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Less nutritious food may cause stunting

Hyderabad: Stunting (low height for one’s age) in the Indian population, which continues to be at a high of 39 per cent of all children under the age of five. This means (among other factors) that the food that is being eaten is not nutrient rich and the protein needed for growth is not part of the diet.

Stunted growth was 43 per cent in 1999 and has come down to 39 per cent, according to the 2013-14 national survey of the Union ministry of women and child development., but is still high considering the wider range of foods available in the Indian market.

One of the advantages of the new Indian Food Composition Table 2017 is that it will help nutritionists, public health managers and doctors to address this issue, as the quantities can be scientifically evaluated. 

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“Protein is required for the growth of the child. We can now understand where it is lacking and rectify it,” said T Longvah, director of the National Institute of Nutrition, which has drawn up the table. “Earlier, the estimates were taken from international charts. In the present book, we have details of all animal and plant foods. In animal foods, the details are in the form of the animal’s shoulder, legs, brain, tongue, thigh and liver, which will give an exact idea of which part gives how much nutrients.”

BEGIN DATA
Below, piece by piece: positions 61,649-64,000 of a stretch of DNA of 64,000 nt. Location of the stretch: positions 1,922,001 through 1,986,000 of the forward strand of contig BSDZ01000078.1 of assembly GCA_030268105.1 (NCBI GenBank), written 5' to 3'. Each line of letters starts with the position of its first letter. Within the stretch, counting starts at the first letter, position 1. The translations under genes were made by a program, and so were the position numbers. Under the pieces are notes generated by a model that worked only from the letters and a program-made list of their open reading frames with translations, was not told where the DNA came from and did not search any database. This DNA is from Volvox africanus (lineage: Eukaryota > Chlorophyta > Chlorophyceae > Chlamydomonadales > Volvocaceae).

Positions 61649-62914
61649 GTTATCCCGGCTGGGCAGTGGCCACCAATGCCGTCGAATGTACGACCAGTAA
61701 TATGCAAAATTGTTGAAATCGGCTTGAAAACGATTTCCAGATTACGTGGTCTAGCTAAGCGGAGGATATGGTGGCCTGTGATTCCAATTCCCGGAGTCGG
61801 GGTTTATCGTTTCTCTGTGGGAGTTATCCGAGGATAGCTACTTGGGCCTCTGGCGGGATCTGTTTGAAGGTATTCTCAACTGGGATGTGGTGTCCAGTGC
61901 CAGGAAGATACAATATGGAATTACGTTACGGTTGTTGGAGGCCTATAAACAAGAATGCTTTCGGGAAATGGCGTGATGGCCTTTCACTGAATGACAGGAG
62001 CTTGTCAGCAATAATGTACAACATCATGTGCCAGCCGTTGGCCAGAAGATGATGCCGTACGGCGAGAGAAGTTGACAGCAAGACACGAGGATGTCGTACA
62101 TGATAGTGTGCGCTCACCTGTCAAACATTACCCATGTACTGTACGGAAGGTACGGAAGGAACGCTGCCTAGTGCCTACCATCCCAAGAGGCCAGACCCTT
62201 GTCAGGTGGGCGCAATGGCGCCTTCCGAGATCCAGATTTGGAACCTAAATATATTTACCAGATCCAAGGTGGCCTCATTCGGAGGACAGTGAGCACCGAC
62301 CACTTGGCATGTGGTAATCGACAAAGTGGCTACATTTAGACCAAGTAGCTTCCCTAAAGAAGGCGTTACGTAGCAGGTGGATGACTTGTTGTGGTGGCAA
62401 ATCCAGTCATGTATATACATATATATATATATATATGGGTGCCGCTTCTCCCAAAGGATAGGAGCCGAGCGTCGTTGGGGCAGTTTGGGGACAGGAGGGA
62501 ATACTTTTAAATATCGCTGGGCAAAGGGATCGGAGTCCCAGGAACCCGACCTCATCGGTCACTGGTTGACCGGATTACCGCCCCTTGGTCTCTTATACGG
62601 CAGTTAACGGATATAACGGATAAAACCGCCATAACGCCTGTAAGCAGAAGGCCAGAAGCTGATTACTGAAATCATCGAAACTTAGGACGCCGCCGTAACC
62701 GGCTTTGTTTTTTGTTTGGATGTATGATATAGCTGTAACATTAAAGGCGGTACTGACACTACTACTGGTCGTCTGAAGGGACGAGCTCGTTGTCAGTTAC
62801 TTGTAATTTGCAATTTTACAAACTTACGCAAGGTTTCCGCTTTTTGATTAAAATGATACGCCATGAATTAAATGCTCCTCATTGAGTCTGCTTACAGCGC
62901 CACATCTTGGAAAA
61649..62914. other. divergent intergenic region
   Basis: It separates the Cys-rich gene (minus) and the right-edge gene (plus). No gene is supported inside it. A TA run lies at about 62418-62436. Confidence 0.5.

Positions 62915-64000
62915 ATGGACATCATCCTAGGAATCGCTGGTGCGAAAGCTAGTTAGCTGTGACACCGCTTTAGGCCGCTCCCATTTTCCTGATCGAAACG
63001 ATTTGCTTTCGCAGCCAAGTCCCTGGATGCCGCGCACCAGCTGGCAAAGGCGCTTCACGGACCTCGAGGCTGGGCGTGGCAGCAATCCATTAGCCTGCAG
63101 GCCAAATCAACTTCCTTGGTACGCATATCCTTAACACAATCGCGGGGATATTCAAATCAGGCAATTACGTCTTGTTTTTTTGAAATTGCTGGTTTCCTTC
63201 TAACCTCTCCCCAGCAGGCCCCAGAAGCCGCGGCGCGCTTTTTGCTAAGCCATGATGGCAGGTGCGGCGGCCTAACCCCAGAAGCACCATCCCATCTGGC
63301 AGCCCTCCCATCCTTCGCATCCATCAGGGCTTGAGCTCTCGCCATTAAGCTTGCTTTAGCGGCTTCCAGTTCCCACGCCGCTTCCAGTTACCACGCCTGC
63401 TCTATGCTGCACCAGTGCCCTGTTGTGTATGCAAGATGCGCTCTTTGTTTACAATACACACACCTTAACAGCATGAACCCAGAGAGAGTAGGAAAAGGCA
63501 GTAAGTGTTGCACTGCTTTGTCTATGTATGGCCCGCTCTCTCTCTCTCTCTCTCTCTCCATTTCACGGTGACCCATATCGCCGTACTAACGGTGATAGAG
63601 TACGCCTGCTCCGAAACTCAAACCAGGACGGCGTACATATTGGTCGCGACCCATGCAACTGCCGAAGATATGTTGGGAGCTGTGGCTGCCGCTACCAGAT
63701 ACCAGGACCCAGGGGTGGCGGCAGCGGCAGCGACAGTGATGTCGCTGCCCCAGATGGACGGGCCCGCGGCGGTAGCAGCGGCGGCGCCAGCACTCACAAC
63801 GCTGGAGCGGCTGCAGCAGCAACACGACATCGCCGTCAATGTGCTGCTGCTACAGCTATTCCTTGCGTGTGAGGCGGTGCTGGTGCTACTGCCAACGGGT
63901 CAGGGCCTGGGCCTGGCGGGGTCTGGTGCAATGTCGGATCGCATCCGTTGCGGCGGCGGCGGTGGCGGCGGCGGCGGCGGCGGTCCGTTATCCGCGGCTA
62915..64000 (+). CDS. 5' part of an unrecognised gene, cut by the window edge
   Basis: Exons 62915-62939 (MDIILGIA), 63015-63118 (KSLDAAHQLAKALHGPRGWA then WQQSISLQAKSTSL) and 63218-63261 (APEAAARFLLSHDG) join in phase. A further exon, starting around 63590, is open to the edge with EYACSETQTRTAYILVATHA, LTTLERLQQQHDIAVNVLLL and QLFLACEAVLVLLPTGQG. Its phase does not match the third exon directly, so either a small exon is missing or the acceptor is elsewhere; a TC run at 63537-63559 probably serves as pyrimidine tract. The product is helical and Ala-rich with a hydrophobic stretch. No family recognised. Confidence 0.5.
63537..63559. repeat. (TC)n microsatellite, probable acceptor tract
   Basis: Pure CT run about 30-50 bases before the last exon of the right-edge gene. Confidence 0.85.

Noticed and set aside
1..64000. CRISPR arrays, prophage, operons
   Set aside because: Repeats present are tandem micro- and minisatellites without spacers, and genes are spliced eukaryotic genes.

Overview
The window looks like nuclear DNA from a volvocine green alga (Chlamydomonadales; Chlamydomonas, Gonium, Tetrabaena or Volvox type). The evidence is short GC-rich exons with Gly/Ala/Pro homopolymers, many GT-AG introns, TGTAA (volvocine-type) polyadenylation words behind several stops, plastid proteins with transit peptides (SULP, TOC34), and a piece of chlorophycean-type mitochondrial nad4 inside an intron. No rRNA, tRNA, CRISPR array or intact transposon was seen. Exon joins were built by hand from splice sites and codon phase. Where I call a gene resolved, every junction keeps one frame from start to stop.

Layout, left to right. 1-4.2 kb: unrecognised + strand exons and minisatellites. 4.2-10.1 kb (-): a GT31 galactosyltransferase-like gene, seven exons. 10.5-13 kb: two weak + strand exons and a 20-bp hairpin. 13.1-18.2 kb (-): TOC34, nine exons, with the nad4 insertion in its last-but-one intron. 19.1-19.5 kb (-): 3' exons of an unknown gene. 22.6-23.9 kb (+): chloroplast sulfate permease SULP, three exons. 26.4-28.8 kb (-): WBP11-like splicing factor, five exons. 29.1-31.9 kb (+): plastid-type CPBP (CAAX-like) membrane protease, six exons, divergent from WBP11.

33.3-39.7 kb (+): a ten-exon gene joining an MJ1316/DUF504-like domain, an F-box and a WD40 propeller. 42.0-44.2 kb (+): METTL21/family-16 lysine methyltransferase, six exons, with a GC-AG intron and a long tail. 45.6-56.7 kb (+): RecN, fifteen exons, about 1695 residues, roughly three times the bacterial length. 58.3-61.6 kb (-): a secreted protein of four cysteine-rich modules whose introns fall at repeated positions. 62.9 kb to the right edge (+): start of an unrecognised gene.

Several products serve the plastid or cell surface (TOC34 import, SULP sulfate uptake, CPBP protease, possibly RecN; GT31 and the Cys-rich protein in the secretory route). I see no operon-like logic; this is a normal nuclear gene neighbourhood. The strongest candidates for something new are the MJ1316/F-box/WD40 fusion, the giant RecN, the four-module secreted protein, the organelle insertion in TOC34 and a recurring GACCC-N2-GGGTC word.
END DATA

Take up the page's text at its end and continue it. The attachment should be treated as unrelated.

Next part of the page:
So for chicken, values are given for poultry and country chicken and also other birds like duck, emu, pigeon, quail and turkey. There is a clear classification given for beef, goat, sheep, calf, pork, hare and rabbit.

These classifications give the protein content provided by various food sources and accordingly the growth factors can be evaluated. Nuts and oil seeds are good sources of protein. Soya bean has the highest protein content in the family of pulses and whole grains. Adult males requires 60 grams of protein every day and females, 50 grams every day. Every growing child requires in the range of 60 to 80 grams every day.

Pulses with the highest protein value

  • Amaranth seed pale brown: 13.27
  • Wheat flour refined: 10.36
  • Bengal gram and black gram: 21.55 and 23.06
  • Green gram dal (whole): 22.53
  • Lentil whole: 22.49
  • Soya bean: 35.58

Millers told to reduce rice polish
The loss of vitamin B in polished rice has prompted NIN to recommend the government that millers must be made to decrease the polishing from 10 per cent to eight per cent. Polishing is done to give the milled rice a bright, white, shiny appearance. 

Mr T. Longvah, director of the institute, said, “Rice is a good source of Vitamin B and by processing it we are depriving our people of a nutrient which is highly required by them. If it (the polishing) is decreased by two per cent, it will help to maintain this source of vitamin in the food.”

Vitamin B is required for cell metabolism and its deficiency hampers absorption of foods, causes fatigue, weakness, constipation, loss of appetite and weight loss. Neurological problems like numbness at fingertips, etc.


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